Wednesday, February 15, 2017

Turning Spare Parts into Mug Rugs

Before I put away the scraps from making all the blocks for the Farm Girl Vintage quilt, I used the many leftover little pieces to do some fun improv piecing.

I made some "slabs" or crazy log cabin blocks in single colors. I also pieced a bunch of the triangles that were cut off from making half square triangles into new half square triangles. And I pieced some improv flying geese blocks and used them as roofs (rooves?) on improv house blocks.

Then I put them in the bag with the scraps without doing anything with them. But I knew they were there, ready for when they were needed.

Well, last week I decided to try putting some of them together into mug rugs. (An object between a coaster and a placemat.) I pulled out some of the "house" blocks and found three I could use to make a minimal street scene.
I pieced blue scraps together to make enough sky above the houses so that the three pieces were all about the same height. I didn't want the middle house and the one on the right to be the same height, so I added a strip of pink to the bottom of the one. Maybe it's a stoop. Maybe it's a porch. Maybe the paint is just faded there. You can make up your own story. 😊
Final measurements: 6" x 8.5"
I didn't think the portions were quite right so I added a bit of green on the left side. we can pretend it's a tree or bush or whatever you want.

I quilted the sky in blue thread in gentle waves--the wind isn't blowing too hard. I quilted the houses in lines to echo the outside shape of the house, with lines in a perpendicular direction on the red door. I used a light colour with slight variegation. The "tree", I did with green thread.

I used a solid batik for the back:
I didn't want to bind them, so I finished the edge with a satin stitch. I actually went around the edge four times, if you can believe it. First I did a straight stitch to keep all the layers together and in place. Then I went around with a narrow zig zag (a width of 2, I think) and a length of about 3 so it wasn't really close yet. This stitch goes over the edge and starts to put things in place.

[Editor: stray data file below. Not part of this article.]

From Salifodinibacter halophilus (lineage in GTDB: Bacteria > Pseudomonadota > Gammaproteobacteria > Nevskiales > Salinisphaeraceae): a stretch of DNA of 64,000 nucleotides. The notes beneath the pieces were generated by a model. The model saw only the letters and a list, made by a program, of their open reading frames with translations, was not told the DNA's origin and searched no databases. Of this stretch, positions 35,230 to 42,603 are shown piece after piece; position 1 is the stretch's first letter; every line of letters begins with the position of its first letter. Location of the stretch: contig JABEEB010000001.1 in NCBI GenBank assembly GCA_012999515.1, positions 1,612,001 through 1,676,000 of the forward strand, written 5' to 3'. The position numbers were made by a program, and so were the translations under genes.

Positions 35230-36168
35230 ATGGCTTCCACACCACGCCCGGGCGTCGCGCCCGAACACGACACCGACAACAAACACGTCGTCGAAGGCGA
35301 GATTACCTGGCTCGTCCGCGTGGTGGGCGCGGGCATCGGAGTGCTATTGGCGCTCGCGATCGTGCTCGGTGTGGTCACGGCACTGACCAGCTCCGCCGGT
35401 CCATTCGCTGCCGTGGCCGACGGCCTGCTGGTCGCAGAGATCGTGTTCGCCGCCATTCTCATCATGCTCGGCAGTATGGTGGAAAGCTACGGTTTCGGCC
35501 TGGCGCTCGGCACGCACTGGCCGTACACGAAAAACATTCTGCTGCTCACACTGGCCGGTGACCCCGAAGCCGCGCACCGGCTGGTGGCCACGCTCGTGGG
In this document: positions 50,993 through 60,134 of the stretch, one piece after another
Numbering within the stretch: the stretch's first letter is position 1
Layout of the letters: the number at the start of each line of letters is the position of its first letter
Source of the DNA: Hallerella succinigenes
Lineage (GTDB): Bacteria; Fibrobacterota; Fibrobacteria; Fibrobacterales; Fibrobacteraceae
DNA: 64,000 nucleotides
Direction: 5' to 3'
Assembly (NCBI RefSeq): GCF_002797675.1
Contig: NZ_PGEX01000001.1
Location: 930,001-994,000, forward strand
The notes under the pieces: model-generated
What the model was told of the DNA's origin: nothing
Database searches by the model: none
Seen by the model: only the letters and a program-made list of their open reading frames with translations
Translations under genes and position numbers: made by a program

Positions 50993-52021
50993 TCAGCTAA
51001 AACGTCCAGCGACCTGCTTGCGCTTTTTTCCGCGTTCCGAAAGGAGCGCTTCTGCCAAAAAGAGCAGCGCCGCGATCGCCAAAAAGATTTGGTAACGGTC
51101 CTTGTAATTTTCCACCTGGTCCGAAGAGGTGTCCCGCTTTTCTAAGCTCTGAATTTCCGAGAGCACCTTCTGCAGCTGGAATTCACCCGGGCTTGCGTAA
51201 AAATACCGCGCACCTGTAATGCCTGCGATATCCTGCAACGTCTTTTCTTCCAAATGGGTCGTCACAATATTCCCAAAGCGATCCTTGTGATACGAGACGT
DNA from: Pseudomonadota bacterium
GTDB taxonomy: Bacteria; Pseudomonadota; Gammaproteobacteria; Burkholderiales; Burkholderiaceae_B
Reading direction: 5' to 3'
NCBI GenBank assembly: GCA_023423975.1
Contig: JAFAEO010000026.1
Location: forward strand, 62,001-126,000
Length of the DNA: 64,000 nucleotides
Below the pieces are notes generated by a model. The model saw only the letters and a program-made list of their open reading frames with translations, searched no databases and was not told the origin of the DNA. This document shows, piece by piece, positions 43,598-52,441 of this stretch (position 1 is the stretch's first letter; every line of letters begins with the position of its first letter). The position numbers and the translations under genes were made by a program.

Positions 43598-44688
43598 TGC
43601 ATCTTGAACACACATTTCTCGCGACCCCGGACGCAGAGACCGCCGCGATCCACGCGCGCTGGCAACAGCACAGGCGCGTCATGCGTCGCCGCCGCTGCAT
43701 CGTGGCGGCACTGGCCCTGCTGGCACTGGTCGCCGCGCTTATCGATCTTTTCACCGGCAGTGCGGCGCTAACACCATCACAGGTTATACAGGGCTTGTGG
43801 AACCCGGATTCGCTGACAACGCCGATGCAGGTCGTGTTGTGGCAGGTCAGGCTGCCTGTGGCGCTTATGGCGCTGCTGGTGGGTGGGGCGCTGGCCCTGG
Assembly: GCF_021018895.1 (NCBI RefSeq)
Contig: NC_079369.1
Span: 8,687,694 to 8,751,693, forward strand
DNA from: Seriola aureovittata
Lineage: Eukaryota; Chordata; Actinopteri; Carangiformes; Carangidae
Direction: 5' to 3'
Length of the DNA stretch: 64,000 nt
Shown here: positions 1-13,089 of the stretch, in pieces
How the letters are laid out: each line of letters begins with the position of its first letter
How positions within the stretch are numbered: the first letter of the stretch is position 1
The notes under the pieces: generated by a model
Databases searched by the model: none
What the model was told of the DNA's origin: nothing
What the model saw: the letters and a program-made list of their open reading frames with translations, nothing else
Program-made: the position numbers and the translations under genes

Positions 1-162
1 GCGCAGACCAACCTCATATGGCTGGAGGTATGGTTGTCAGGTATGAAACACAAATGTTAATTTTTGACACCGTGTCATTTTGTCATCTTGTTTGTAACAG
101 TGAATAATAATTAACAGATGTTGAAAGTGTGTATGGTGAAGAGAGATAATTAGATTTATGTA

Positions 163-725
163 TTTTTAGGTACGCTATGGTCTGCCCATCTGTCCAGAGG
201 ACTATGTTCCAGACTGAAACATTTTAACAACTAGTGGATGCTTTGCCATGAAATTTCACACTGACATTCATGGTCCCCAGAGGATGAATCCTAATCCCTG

Then I went around with a satin stitch (shortest length--1) at a width of 3. This fills in the space and stitches over the previous stitching because it extends further to the left and right. Finally I do a final round of satin stitch at a width of 4. It's not thick enough to really cover the edge if you only go around once, but it lies better if you widen the stitch each time. At least that is my experience.

It's still not perfect, or even particularly satisfying, but it works.

For the second mug rug, I took four matching half square triangle pieces and made a pinwheel for the centre. I had larger half square triangles that I matched in pairs and sewed into flying geese units and added them to both sides.

But the pinwheel wasn't really big enough. Instead of cutting down the flying geese units, I added a strip to the pinwheel. Then to make the final proportions better, I added a strip of green to the entire length.

You can see I quilted it in all over waves. I added more movement (and avoided it looking too mechanical) by making the dips and peaks closer together and further apart in different areas.

While I was making it, I thought the green strip went on the top, but when Troy looked at it, he immediately set it with the green on the bottom.
Final measurement: 6.75" x 9.25"
Fortunately, there doesn't have to be one answer--it'll work just as well however you like it.

I backed this one with a piece of cheery cotton:
After it was quilted, I turned it over to see the back and got a surprise. Can you see the dark spot in the top right? Now that I've drawn your attention to it, you probably can. Apparently there was a scrap of fabric that stuck to the backing piece that I didn't notice. By the time I did, it was too far quilted in there to make it worth trying to get out!

This could open up a whole new way to add design layers to a piece when you're using lighter fabrics. (That's me making a mistake into a "feature".)

PS Did you recognized the thread I used for the satin stitch edging? Ya, it's from the cone I bought when I quilted my nine patch quilt. You will likely see it on a lot of projects!! 😉

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